The eyes of the world are on Egypt, but few of us can communicate with the outside world. Today is day four of the internet blackout so I have asked a friend in England to post this for me. Our mobile phone service was resumed on Saturday but we can’t send or receive text messages. Normal life in many ways ceased on Friday, after the battle of Kasr-El-Nil Bridge. Since then, those who can have been raiding their supermarket shelves, stocking up on supplies. Public bakeries have already introduced rationing – no more than 10 slices of bread (Balady bread – a little like pitta bread – part of the staple diet here) per person. The banks are closed and few ATMs are working. There are road blocks all over Cairo at night, manned by the men of each neighbourhood, to deter looters, after the police all but disappeared after Friday. Few shops and no businesses are open. There is a curfew every day, roughly from 4pm to 8am (today, it began at 3pm).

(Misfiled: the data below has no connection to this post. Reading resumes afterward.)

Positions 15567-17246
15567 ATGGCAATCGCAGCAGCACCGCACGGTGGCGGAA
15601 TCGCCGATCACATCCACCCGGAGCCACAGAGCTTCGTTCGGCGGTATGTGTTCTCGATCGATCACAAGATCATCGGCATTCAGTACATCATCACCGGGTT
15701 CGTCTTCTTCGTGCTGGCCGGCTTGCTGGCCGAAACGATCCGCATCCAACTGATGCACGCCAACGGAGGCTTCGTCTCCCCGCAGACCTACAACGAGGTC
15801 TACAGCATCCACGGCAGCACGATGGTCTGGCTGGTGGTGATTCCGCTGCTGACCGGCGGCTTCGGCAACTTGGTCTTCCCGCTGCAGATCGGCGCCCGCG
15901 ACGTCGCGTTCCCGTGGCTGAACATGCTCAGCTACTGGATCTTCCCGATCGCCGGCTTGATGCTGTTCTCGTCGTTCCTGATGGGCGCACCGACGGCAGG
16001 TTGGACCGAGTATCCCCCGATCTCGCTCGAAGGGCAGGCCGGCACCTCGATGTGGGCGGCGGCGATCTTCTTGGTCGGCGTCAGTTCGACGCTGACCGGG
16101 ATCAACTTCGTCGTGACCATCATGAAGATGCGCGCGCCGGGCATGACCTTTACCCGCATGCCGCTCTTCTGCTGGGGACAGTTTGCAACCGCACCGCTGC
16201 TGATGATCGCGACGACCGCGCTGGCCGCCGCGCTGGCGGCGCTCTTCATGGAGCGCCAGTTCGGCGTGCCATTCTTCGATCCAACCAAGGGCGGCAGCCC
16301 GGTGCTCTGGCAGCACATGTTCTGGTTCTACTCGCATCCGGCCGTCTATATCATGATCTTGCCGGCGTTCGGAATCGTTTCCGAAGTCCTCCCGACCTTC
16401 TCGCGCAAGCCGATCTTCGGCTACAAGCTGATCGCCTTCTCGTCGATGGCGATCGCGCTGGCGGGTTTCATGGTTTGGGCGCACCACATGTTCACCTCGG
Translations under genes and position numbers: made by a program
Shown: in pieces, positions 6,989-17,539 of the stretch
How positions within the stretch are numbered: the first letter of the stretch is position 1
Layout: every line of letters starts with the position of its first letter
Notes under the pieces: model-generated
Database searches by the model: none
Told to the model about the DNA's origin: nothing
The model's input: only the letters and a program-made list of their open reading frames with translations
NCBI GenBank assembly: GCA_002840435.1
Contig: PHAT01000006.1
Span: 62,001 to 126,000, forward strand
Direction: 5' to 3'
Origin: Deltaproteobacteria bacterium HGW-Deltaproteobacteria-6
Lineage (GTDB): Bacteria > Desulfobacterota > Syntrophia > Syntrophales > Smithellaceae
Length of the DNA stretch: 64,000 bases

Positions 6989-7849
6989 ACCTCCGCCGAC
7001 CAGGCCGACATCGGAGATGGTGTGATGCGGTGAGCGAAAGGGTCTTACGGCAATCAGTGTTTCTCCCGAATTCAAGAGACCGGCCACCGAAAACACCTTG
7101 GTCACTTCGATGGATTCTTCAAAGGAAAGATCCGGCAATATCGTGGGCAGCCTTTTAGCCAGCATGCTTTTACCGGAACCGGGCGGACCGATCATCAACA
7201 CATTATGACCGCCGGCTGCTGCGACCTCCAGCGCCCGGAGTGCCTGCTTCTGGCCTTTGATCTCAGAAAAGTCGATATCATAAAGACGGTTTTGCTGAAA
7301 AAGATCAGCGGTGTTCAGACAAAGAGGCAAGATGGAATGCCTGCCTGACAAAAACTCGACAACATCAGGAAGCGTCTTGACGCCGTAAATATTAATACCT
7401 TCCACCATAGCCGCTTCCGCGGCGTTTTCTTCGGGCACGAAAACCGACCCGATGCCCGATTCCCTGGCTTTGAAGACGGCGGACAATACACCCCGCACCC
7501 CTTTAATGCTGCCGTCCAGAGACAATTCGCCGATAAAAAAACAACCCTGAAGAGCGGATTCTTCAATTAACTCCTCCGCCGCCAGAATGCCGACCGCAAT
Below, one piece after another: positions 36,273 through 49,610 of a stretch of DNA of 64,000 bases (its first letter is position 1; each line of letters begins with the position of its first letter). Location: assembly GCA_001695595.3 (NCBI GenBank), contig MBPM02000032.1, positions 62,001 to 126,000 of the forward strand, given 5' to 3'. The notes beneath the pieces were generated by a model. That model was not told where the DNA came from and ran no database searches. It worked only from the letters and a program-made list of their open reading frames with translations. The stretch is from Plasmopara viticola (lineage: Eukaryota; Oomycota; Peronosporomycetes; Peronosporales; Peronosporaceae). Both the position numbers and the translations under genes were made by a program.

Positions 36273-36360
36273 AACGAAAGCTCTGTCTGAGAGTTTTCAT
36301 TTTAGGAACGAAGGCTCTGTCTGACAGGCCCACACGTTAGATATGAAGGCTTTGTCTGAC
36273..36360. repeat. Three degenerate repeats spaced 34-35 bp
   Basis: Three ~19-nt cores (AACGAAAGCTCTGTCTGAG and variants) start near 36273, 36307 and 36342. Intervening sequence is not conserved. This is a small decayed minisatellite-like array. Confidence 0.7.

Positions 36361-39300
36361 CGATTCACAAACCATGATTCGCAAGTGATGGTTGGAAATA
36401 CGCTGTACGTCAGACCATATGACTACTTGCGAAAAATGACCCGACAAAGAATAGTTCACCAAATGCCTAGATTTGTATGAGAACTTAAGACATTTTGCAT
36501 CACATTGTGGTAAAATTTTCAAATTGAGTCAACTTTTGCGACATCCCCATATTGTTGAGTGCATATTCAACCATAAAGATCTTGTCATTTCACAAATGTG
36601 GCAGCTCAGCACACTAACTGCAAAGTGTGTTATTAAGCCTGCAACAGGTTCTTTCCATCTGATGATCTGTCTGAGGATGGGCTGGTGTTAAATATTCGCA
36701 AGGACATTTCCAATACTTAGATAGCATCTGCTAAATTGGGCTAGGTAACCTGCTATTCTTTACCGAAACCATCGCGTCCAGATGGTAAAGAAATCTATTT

And yet somehow, we have simply resumed a new kind of reality. My neighbourhood, Zamalek, home to many of the foreign embassies here, is a privileged one – because we are an island, we have not been hit with the looting and chaos that has engulfed much of Cairo for the last two nights. Instead it is eerily quiet, especially during the curfew hours, although yesterday that was punctuated by the sound of two military fighter jets flying low over the city. We go out during the day to re-stock, get some fresh air, meet friends and neighbours and get a feel for what’s happening. Otherwise, we are glued to our TV sets – for me Al Jazeera English and the BBC mainly. The government has shut down Al Jazeera’s Egypt office, so many Egyptians are restricted to the state news service which is broadcasting a completely different version of events. But somehow, despite the attempted blackout, we are all absorbing information, almost through osmosis.